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A Metro to Nowhere

A friend asked me the other day to name one thing in London that was better than it was here in Sydney. At first, I thought I could pull out a long list, having stayed there long enough to learn the city fairly well. But only one thing really stood out: the tube.

The tube is a foregone conclusion, once you’ve used it for more than novelty value. Having now been to Tokyo, New York, London and Hong Kong, the transport systems of Sydney and Melbourne are quite obviously woefully inadequate.

While Melbourne’s trams go some way to providing a metro-esque service, it doesn’t come anywhere near frequently enough and is beset by traffic. London’s buses fill the same role trams do. Both Australian cities have a commuter rail system, rather than the frequent running and closely spaced stations of the international cities.

The reason behind it might be simple practicality – density of population being far lower here – but it doens’t take away from the fact that without it, our dependence on the car is not going to be shaken any time soon. More closely spaced stations and frequent trains reduces the load on each train and platform, and nothing beats the convenience of never having to look up a timetable, or of having stations spaced close enough to be within walking distance of much more of the population.

The other issue is the Australian systems being far more “hub-and-spoke” – Melbourne particularly so. If you look at the maps (Mel, Syd), you’ll see that it’s nearly impossible to change to other lines without going all the way into the city. Sydney avoids this by having a couple of outer suburban connection points, but both are almost artistic compared to the near-chaos of the tube map.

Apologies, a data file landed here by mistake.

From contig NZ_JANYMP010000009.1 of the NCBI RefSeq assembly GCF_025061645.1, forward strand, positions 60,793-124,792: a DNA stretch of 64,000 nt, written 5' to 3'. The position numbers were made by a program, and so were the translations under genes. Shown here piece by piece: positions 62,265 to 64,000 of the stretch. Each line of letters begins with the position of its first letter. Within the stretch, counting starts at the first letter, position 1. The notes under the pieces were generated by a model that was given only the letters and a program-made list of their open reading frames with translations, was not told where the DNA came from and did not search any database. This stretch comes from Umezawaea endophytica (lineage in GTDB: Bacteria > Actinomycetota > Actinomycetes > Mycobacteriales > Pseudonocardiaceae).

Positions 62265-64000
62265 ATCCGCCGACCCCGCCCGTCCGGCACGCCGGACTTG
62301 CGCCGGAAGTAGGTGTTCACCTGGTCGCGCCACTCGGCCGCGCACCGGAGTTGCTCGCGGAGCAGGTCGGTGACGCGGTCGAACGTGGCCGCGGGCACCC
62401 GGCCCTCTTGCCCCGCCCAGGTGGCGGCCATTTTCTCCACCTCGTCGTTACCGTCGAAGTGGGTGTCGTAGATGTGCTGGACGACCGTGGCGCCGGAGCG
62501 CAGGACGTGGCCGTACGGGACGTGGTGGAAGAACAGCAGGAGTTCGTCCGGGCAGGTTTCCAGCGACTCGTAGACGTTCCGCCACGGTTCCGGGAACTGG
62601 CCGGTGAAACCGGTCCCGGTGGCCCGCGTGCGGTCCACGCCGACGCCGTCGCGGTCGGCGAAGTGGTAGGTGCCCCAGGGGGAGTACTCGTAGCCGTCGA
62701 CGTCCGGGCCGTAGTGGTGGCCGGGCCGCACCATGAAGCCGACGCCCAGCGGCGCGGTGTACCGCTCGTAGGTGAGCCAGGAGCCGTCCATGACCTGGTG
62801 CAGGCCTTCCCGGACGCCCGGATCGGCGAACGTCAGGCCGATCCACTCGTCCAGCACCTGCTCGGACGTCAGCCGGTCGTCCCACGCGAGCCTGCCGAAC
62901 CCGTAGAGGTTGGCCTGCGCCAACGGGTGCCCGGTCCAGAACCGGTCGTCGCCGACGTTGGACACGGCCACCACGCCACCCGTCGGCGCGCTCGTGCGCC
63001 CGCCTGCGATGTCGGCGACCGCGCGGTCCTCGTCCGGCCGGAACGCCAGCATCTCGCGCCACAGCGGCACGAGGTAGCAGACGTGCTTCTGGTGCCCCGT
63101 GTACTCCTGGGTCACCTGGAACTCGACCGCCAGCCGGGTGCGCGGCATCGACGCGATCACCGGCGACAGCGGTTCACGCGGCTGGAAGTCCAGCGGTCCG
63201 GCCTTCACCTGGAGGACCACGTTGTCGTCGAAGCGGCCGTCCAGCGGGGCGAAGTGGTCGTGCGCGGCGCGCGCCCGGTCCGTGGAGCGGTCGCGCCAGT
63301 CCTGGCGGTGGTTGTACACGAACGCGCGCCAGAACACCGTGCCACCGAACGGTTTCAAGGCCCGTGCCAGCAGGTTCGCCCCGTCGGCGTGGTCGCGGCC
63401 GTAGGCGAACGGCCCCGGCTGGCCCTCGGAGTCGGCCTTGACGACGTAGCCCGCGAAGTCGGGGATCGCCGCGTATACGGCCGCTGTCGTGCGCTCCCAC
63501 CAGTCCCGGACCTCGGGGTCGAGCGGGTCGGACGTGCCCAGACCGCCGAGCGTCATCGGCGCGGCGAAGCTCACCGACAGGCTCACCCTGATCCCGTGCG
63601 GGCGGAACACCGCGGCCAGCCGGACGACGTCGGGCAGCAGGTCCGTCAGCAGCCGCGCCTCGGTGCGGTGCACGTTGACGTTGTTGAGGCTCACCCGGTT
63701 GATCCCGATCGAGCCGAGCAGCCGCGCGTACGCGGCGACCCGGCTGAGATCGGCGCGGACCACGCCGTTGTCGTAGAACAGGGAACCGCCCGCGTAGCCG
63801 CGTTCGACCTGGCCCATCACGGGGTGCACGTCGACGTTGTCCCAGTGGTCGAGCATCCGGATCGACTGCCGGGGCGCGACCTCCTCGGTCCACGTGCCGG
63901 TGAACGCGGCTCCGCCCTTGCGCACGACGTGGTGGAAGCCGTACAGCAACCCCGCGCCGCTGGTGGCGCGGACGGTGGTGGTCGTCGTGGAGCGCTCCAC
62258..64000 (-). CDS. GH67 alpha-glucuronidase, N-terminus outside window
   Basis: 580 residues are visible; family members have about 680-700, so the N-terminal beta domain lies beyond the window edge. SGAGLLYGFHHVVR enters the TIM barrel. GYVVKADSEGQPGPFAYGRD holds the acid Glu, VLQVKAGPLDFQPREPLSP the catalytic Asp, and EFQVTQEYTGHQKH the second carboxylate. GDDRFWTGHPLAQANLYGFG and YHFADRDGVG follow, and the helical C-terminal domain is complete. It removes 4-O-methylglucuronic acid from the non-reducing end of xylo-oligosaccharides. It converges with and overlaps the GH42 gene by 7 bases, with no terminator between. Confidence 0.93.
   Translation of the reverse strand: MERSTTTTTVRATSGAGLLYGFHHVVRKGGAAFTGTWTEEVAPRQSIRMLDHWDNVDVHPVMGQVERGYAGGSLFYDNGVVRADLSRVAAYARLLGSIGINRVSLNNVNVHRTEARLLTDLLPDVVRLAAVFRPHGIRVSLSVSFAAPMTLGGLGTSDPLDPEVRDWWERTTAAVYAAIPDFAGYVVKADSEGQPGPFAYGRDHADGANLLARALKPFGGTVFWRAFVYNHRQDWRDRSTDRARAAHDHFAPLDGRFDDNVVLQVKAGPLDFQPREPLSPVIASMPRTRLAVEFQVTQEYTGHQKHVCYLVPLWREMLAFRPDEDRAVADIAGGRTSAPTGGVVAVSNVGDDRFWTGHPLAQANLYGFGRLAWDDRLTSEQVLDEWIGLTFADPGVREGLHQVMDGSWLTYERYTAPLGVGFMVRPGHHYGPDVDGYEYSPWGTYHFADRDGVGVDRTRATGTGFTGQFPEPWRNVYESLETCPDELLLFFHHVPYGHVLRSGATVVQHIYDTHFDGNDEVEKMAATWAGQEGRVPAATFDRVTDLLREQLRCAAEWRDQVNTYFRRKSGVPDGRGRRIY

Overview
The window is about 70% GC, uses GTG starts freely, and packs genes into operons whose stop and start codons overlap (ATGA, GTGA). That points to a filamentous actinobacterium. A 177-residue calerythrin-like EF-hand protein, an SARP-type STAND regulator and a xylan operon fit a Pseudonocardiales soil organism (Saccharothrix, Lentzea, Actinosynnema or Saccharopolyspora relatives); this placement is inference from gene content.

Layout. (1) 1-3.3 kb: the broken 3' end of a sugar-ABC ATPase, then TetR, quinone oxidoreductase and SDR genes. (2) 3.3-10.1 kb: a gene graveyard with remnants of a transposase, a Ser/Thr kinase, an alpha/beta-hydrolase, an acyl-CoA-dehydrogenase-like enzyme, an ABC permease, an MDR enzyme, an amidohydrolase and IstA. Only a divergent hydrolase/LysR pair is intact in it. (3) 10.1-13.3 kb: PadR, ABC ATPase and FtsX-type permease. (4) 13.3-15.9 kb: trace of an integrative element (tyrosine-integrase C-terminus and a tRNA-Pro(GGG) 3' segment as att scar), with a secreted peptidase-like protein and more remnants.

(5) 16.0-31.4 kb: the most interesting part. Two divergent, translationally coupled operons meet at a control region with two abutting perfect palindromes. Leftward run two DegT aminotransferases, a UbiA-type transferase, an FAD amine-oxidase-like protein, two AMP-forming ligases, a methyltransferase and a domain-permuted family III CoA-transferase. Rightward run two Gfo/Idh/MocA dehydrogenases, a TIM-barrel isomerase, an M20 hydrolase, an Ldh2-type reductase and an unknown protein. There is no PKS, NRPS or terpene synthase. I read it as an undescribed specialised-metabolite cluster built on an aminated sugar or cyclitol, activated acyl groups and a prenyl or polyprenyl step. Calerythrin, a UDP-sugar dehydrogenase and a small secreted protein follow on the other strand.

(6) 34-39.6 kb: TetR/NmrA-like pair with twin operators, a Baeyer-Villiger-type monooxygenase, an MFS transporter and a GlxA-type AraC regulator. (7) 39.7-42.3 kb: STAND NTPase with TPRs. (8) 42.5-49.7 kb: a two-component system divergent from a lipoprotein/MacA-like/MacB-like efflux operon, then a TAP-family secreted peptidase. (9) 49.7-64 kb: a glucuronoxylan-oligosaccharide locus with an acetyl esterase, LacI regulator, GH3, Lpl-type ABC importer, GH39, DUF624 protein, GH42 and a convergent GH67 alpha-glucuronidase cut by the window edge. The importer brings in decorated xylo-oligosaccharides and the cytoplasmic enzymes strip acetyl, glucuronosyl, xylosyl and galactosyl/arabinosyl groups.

I bring this topic up because the NSW government has just announced a plan to build a metro rail line in Sydney. They’ve certainly got one point right – frequent services. However, they fail on just about any other measure.

Stations will be 2km apart, on average, which isn’t any better than it is now. The route will service the north-west, ultimately, where population density is probably the lowest in the city. There will only be one route, which is no better than a commuter line that is merely underground. And finally, there’ll be little interconnection with existing routes, again no better than it is now. All this serves to do is facilitate the spread of the city to the north-west, and gives us another white elephant of infrastructure that doesn’t do anything useful.

What we need is something with the chaos of the Tokyo, New York or Paris systems, and bugger the cost. Something as quick, clean and efficient as Hong Kong or Singapore. Hell, something even half of what Delhi is building right now. Suburban rail systems matter, yes, but they should be secondary to getting the inner city services up to scratch, something which makes living in the city as opposed to the suburbs worthwhile. The urban is the definition of a city, and that’s without even considering the environmental benefit of having both higher-density living and efficient public transport systems taking cars off the road.

The argument will always be that it would cost too much. But how have all these other cities built their systems? What price a vision, a change to the order of things? Where once grand projects were embarked upon, government debts raised to provide for people’s needs, to hell with paying it off today, because that’s what governments do. Statesmen with vision – dare I mention a certain presidential hopeful in the US? – led countries.

We now have bean counters and middle managers working to ensure the order of things stays static, manageable and most importantly cost-effective. There’s no chance of a Panama Canal, or a Snowy River scheme being built today, or the pyramids without corporate sponsorship; the national highways built after WWII in so many countries would take 10 times as long and cost a hundred times more than in 1950. A stasis grips the vision of politicians, and we wonder why we don’t believe in their so-called leadership any more.

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